Bunching onion is great to eat at all stages of growth and can be used in virtually any recipe from any cuisine. This variety, known by a name meaning "big onion" in Chinese, earns its namesake. By the end of the summer, it grows to a couple feet tall.
Notice how the soil is mounded up against the base as it grows. This blanches the stem, keeping it tender and producing an onion that looks almost like a leek. When it's ready to be harvested, the long white stems are the best part and have a mild, sweet, onion flavor. These onions also store well in cold storage.
Chinese 'ong choy', aka water spinach or kangkung (what it's called in Malaysia where it grows rampantly) is a delicious and mild leafy green, which you will likely NOT find easily since...it is illegal to sell in stores! This is because while tasty, it is classified as invasive in the United States. We were lucky enough to have it at one of our favorite restaurants only because the chef grows it in his own garden. Since it's an aggressive spreader, growing it yourself means you'll have to be very careful to keep it under control.
These greens are so good steamed, boiled or sauteed. The leafy tops cook to a perfect texture that's neither too soft nor tough at all, and the stems have a bit of a crisp crunch. Notice the characteristic hollow stems. Water spinach is almost always cooked with shrimp paste. This I can't understand because I find it to be a mild and versatile vegetable that would go with anything.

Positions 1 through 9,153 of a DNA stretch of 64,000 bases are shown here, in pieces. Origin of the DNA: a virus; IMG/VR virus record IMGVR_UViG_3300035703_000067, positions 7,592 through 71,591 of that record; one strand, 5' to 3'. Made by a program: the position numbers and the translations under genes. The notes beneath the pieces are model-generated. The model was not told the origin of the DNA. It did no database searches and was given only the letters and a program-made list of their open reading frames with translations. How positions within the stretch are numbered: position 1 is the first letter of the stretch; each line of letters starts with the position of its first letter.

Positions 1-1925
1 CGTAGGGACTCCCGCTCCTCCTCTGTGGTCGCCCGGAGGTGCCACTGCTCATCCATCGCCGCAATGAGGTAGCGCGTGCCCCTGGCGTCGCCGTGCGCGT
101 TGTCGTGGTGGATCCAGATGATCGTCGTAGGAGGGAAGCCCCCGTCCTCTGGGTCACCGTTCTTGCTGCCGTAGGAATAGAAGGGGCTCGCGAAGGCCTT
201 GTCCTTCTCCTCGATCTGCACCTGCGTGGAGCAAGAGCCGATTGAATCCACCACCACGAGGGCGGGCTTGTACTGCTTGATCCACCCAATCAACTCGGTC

Me: Why is it always cooked with shrimp paste?
My mom: It's ALWAYS cooked with shrimp paste.
Me: But why? There must be some reason.
My mom: It just is!
Me: But WHY?!!
My mom: NO WHY!
So that's all I got from my mom. If anyone can shed some light on why this is such a traditional taste, please share!
I love the sight of these bottle gourds hanging in the garden like lanterns on a warm summer evening. Read the excerpt below from The Chinese Kitchen Garden to learn why many Chinese people, a very superstitious people, love to keep bottle gourds around the house as decoration as well.
When my father does not need bottle gourds for food or products, he may grow another variety with an additional smaller bulb near the top. This double bulbed type is edible, but not desired for eating because of its awkward shape and small amount of usable flesh. However, these hourglass-shaped gourds are as symbolically auspicious as they are architecturally interesting, and they make for a beautiful decoration around the house. Called daji hulu in Mandarin, translated to “good luck gourd,” (hulu meaning bottle gourd), the name is also a synonym for a Chinese phrase that means happiness and prosperity. For decorative purposes, leave gourds to mature on the vine until the end of the season. If they are still not fully hardened, remove from the vine and store in a dry place. When fully dry, my father likes to sand these gourds to perfection. They can then be stained and even lacquered . We like to hang the gourds with a red string, a color that represents good fortune and joy. Miniature varieties sold as “miniature bottle gourds” or “baby bottle gourds” are perfect to grow and give as gifts, for adorning decorations like wreaths, or just strung here and there in the house as good luck charms.
I'm Wendy Kiang-Spray, gardener, home cook, and author of The Chinese Kitchen Garden. Learn more about the book here. Enjoy the blog and be sure to like The Chinese Kitchen Garden Facebook page for notifications when there are new posts.